The biggest issue related to April’s fire at Notre Dame cathedral in Paris isn’t the failure, documented in good newspaper stories, to respond quickly in the fire’s first hour. Or that lead ash rained down, although that is important. 


The biggest issue is that fires, once feared for their ability to kill quickly, injure horrendously and destroy property, are now recognized as a possible longer-term threat to the lungs and brains and health of anyone who has contact with the smoke or ash. And whether the response to the environmental issues in Paris included enough notice to the public.

The Paris government’s curious lassitude on lead seemed part bureaucratic inertia and part unspoken desire to keep the tourists pouring into the city. One of them was me. Within minutes of hitting the hotel after an all-night flight in late August, the first thing I did was head toward the great cathedral. For no other reason than that Notre Dame is part of the beating heart of France.

A telecast in Paris of Mayor Emmanuel Grégoire reporting that the schools can re-open on time after the lead clean-up in the cathedral area had been completed. Photo: Richard Korman for ENR

Knowing the building was closed, I wanted to know how close I could get. The answer was, very close, about 40 to 50 ft from the cathedral wall facing the narrow street with the souvenir shops, separated by a construction fence. I inserted myself into the steady stream of tourists passing alongside. We stopped to peer through fence openings and noticed the telescoping hydraulic crane and other equipment. But the building itself, its high haunches draped with scaffolding, overpowered the distractions of the fence and construction equipment. The famed buttresses were flying over us. The stone relief carvings claimed our gazes. Wonderful.

At the end of the street we turned to see the afternoon sun painting the main entrance façade gold. This was France’s Grand Canyon, and the tourist selfie sticks were up. Close to the cathedral sits the fortress-like Paris Prefecture Police Headquarters, where resistance fighters battled German soldiers in the city’s last long days of World War II occupation. I hummed “La Marseillaise.” And all around the Île de la Cité, and on the Left Bank of the Seine, busy battalions of tourists paid their respects, gawking, yes, but with some solemnity over the wounded Gothic wonder that dominated the cityscape near the river.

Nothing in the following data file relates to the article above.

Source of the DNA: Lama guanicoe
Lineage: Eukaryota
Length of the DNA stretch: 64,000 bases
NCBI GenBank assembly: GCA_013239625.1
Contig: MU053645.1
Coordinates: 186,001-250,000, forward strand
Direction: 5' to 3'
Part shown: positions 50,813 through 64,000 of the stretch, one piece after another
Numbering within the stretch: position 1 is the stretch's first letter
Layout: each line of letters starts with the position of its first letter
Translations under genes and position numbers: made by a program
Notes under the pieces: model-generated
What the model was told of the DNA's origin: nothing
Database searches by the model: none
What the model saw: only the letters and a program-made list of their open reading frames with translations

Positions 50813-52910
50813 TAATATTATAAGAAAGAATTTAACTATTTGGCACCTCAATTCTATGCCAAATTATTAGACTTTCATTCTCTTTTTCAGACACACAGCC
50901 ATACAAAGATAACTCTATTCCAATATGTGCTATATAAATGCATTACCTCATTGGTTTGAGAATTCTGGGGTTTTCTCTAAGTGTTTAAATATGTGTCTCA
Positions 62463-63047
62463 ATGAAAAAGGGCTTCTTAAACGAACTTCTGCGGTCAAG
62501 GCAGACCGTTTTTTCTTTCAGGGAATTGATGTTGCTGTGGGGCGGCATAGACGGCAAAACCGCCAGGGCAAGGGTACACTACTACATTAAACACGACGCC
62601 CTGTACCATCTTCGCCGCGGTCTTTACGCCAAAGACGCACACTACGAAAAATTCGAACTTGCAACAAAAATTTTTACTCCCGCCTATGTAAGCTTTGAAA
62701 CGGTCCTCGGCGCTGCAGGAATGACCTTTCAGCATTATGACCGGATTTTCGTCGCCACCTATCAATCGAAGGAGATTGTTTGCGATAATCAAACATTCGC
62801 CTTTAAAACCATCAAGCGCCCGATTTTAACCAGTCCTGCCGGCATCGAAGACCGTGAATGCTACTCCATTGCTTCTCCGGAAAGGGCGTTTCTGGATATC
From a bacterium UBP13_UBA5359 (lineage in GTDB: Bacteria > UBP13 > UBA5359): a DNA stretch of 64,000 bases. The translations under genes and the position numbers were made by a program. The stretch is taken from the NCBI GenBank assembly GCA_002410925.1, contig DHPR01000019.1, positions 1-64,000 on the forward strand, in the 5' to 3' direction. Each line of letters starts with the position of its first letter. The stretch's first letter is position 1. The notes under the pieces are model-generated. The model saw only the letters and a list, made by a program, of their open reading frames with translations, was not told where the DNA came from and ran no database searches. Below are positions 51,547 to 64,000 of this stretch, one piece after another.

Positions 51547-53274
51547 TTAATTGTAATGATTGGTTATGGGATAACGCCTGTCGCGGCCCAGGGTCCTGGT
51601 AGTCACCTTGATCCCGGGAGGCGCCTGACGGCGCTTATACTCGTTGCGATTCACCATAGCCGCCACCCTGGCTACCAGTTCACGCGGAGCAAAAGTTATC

After touring the cathedral surroundings, that night back at the hotel the news flashed on a French TV station, “Plomb: La Rentrée N'est Pas Reportée (Lead: The Start of the School Year Is Not Postponed). All conditions for safe return of children have been met, said Paris Mayor Emmanuel Gregoire, standing before microphones with Deputy Mayor Anne Souyris.

Tourists and passersby jockey for positions from which to admire and photograph the facade of Notre Dame cathedral in Paris. Photo: Richard Korman for ENR

Was I missing something dangerous in the air? I headed to the cathedral again, retracing my steps past the Shakespeare & Co. bookstore, to watch everyone watching the cathedral one more time. Out of easy public view, numerous schools and parks had been cleaned of any possible lead-ash. I never thought the problem was an issue beyond the immediate area of the cathedral.

Thanks to reporters we now know it was. Tests showed hirer lead levels up to three miles away from Notre Dame.

Alongside an excellent New York Times investigation of the lead issue, published September 15, was an adjoining story I would have liked to have read before my trip. The headline was, “How Dangerous Is Paris After the Cathedral Fire?” It concerned the lead that had settled on parks and plazas and other buildings.

One expert interviewed for the story said keep small children away—during my visits to the cathedral I passed many tourists hauling infants and leading grade-school kids. Another said don’t worry too much if you are a tourist. On reading that, my wise-cracking girlfriend, Susan, said that she thought something was amiss when the waiter at one bistro asked if we wanted to see “the regular or lead-free menu?” Jokes aside, there were no warnings at all. The city officials considered the streets safe even as they scrubbed the area schools. I hope they are right.

The Notre Dame cathedral fire of April 15 doesn’t rank with the great European fires of the past. But it does deserve a place in the history of environmental transparency.

Although I had read about the fire and the lead issues, and although crews had ostensibly cleaned the lead to a safe level appropriate to adults by the time we got to Paris, the city government posted no warning at all about any possible issue for children brought by tourists. 

In retrospect, some warnings could have been issued for tourists with small children that allowed them to make decisions for themselves about entering the Notre Dame area. Their choices would have depended on parenting styles and their own assessment of the risks. Maybe just so they could keep an eye out for what the children touched.

Environmental paranoia? The cathedral and much of Central Paris are magnetic. Like me, most visitors, with plane tickets booked and hotels arranged, would have gone anyway even if we had been given the full story. ​